Dark year for men who drew a Blanc
For every Zinedine Zidane there's a Laurent Blanc; for every Carl Llewellyn there's a Tom Jenks; for every Mark O'Meara there's a Chip Beck and for every Herman Maier there's a Brian Stemmle. So, while you're toasting the year's great sporting achievers spare a thought for the victims of this collection of 1998 hard luck stories.
Laurent Blanc: Until he had the misfortune to brush with Croatia's Slaven Bilic, 15 minutes from the end of the World Cup semi-final, French defender Laurent Blanc had never been sent off in the course of his 15-year professional career. Pushing his hand in to Bilic's neck probably merited a yellow card, but Bilic responded by falling to the ground, holding his forehead as if it had been hit with a sledgehammer. Blanc was sent off and missed out on playing in the World Cup final. Now 33 he's unlikely ever to get the chance again. Mercifully Bilic is paying dearly for his crime - he's still a member of the Everton back four. Serves him right too, rat. Chip Beck: "On Tour, Beck is known as `Mr Positive', for his seemingly unquashable optimism," begins the PGA biography of the American golfer. His positive outlook on life must, however, have been very sorely tested in 1998 - he didn't make the cut in a PGA tournament until September. In all he played in 27 tournaments and missed the cut in 25 (including 19 in a row). Optimism quashed, we presume.
Geoff Boycott: A shocking year for the man who did for cricket what Cliff Thorburn did for snooker (Zzzzzz). Not only was he convicted of beating up his former girlfriend, lost most of his media work and learnt that he had even fewer friends than he thought he had he discovered, to his horror, that they speak French in French courts. Geoffrey may never recover. But he'll bat on. And on. And on. And on. And . . .
Tom Jenks: "Do you mean nocturnal winners or ones on the racecourse?" Jenks once famously replied when asked how many winners he'd ridden in the season. Yes, Tom's a bit of a lad - a lad who has a shark tattooed on his bottom and who owns a speedboat called Twinkle.
But there was no twinkle in his eye in April when his long-time partner Earth Summit was ridden to English Grand National success by Carl Llewellyn, who replaced Jenks after he broke his leg in a fall just a couple of weeks before the big race. While Llewellyn celebrated, Jenks, a frustrated spectator, was busy trying to dig his crutches out of the quagmire that Aintree had become on that rainy day. Let's hope Earth Summit's saddle can carry his shark-tattooed bottom first over the finishing line in the 1999 Grand National, just to make up for his 1998 disappointment.
Glenn Hoddle: About the only thing Hoddle got right in 1998 was his decision to drop Gazza from the England squad for the World Cup, an action that made him as popular in England as Kenneth Starr is in the Clinton household. After that Glenn didn't get much right, insisting that Michael Owen wasn't a natural born goalscorer and comparing Eileen Drewery to Jesus. His chances of still being England manager this time next year are, you'd imagine, as promising as Monica Lewinsky's hopes of getting another job in the White House. Brian Stemmle: The "He's Gonna Do It, He's Gonna Do It, He's . . . not" award for 1998 goes to the veteran Canadian skier. Before February's Winter Olympics downhill race Stemmle had finished no higher than 14th in a major event so he was regarded as a bit of a no-hoper in Nagano, where he was one of the last to go in the race.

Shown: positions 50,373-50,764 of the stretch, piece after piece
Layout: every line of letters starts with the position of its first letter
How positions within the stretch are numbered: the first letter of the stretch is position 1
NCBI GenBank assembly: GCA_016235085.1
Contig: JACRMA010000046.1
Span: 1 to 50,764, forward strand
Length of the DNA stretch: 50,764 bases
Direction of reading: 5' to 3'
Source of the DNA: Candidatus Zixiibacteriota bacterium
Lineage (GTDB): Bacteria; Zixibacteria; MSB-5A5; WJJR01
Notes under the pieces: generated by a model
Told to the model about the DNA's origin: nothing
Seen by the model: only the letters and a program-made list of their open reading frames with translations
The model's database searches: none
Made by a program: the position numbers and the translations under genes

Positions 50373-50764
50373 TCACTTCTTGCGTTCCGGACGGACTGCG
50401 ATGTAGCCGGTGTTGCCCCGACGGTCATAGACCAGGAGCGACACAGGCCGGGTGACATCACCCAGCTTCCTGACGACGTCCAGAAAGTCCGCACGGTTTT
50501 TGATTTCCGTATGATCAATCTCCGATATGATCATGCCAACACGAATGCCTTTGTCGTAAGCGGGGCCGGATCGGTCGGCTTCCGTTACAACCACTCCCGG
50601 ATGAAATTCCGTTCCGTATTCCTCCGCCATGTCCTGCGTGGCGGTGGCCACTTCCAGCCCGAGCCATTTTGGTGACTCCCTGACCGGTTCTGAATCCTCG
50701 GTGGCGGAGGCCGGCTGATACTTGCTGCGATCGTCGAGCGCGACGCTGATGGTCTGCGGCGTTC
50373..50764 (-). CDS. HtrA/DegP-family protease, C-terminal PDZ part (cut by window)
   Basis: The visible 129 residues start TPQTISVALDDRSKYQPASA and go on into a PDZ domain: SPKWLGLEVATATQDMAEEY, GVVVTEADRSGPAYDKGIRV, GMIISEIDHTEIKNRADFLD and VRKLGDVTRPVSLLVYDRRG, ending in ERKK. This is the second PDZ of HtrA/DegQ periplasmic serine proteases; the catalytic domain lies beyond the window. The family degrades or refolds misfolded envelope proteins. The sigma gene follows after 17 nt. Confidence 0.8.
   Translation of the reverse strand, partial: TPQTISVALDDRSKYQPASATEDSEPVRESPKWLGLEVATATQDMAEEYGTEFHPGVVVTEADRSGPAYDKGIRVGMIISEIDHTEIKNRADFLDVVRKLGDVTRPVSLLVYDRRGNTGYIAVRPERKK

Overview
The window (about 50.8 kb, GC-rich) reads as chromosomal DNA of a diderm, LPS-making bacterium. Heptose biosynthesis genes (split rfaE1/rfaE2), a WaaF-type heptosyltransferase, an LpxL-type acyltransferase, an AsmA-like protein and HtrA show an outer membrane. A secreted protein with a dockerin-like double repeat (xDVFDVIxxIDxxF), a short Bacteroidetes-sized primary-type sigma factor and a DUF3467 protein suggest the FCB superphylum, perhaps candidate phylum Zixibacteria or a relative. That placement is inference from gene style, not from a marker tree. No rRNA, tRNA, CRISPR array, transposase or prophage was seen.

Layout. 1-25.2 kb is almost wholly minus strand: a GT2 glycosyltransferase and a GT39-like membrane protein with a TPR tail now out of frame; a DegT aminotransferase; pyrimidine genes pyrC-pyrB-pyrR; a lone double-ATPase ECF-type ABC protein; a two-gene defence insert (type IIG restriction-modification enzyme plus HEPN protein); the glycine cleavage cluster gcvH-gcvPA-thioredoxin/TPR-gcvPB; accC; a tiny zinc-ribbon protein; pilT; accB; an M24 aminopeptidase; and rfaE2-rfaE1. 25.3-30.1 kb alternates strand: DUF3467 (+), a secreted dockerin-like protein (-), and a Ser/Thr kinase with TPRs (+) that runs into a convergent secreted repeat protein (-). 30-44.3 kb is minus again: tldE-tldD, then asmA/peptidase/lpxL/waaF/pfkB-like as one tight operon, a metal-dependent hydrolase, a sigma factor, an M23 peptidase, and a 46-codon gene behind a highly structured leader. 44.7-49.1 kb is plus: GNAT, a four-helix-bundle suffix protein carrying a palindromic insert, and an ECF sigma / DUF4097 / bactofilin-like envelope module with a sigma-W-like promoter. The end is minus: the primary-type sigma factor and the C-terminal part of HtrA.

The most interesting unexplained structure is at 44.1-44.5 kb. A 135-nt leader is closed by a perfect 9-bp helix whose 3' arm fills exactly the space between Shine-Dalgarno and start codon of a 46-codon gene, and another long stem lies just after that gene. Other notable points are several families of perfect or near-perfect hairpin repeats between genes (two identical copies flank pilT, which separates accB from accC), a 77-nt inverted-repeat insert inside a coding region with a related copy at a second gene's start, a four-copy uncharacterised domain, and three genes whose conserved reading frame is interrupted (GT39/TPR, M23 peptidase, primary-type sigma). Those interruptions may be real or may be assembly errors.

But, two thirds the way down he was, astonishingly, half a second faster than the leader Jean-Luc Cretier and Olympic gold and an entire chapter in the book of "Magical Fairytale Olympic Moments" beckoned. All he had to do was stay on his feet. But he didn't. He ran in to some slushy snow, not too far from the finishing line, landed on his bottom and it was all over. Sigh, what might have been, and all that . . .
Andrea Gaudenzi: Just when tennis seemed dead and buried as a spectator sport the Italian restored our faith in the game with a stupendous performance in the exhilarating opening match of the Davis Cup Final against Sweden's Magnus Norman in December. Competing for the first time since undergoing arthroscopic surgery on his shoulder two months before Gaudenzi fought back from a 0-4 deficit in a magnificent final set to lead 6-5 - but then, after four hours 53 minutes on court, he tore a tendon in his shoulder and was forced to retire from the match, with the score at 6-6 in the final set. Magnus said "phew", Andrea said "drat" while those watching on telly bawled their eyes out at the injustice of it all.
Naseem Hamed: It says something of this man's `popularity' that he briefly turned Chris Eubank in to the `world's most loved sportsman' when he (Eubank) smacked the obnoxious little runt when they had an altercation at Heathrow Airport last year. Granted, Hamed finished 1998 as world champion but America, which he is so desperate to crack, yawned and the rest of us just felt nauseous at his antics before the Wayne McCullough fight last month. On top of that his treatment of Brendan Ingle, who took him off the streets of Sheffield and sent him on his way to boxing success, was appalling. Wishing you no luck in 1999, Naz. Footballers' Wives: English managers blamed them for everything in 1998: Global warming, Dublin's traffic problems, house prices, Celine Dion records. Worse still they were accused of discussing prospective transfers with their husbands, the hussies. Take Robert Jarni's wife. When Coventry City tried to sign him she persuaded him to join Real Madrid instead, much to the fury of the glamorous Midlands club's chairman. (Mmm, and they say women know nothing about football). To all of the above, take Homer Simpson's advice: "Kids, you tried your best and you failed miserably - the lesson is, never try." Here's to a better 1999 for ye all (except Naseem Hamed).